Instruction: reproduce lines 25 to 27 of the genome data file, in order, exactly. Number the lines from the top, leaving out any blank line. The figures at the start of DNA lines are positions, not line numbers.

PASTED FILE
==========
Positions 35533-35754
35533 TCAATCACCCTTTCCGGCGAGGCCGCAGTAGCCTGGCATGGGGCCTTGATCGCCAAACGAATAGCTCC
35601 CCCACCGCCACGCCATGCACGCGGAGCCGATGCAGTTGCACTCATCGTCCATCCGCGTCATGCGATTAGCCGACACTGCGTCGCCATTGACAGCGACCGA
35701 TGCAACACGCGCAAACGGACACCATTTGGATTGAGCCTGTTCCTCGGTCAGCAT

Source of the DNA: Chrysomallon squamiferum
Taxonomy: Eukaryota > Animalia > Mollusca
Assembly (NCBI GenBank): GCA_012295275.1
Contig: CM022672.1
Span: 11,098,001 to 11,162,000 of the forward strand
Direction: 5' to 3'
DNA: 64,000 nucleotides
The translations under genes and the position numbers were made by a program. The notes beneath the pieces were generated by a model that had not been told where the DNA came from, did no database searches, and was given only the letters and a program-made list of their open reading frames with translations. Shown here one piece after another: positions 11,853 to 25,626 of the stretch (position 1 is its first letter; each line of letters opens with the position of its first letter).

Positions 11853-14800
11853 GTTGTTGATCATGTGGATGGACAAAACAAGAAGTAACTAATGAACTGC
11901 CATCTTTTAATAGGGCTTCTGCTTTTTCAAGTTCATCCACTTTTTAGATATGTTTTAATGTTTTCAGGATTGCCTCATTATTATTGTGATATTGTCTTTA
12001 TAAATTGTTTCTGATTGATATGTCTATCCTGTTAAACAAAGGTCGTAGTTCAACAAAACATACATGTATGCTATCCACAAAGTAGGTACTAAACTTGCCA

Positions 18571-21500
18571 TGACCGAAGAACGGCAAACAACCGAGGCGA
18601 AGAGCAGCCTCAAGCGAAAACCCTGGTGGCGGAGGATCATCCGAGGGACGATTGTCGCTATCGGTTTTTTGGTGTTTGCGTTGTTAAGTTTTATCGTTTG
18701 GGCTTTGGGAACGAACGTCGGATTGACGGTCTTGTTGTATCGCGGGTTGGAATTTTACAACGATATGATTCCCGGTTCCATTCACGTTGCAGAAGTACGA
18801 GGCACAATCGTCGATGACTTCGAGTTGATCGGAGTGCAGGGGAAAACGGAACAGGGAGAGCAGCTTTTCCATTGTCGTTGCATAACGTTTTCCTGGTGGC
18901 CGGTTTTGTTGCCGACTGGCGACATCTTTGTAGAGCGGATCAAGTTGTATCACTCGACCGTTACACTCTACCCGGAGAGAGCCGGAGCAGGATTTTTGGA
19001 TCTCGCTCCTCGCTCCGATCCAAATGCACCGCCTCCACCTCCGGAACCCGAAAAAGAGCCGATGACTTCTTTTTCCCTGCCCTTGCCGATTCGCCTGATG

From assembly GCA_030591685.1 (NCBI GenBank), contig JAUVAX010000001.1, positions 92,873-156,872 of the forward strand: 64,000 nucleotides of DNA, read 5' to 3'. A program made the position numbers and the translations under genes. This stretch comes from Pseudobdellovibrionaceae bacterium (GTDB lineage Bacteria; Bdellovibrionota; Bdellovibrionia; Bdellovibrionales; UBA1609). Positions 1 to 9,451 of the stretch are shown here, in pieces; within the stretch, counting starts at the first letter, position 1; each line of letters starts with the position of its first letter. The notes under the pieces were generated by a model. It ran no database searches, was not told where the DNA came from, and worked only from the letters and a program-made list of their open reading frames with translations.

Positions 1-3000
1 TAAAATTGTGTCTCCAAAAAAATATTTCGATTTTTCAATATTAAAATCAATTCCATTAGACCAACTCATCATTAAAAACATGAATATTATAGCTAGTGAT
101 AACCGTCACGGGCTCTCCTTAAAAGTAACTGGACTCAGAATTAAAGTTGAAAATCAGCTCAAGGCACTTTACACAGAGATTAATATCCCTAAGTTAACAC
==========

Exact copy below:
Positions 1-3000
1 TAAAATTGTGTCTCCAAAAAAATATTTCGATTTTTCAATATTAAAATCAATTCCATTAGACCAACTCATCATTAAAAACATGAATATTATAGCTAGTGAT
101 AACCGTCACGGGCTCTCCTTAAAAGTAACTGGACTCAGAATTAAAGTTGAAAATCAGCTCAAGGCACTTTACACAGAGATTAATATCCCTAAGTTAACAC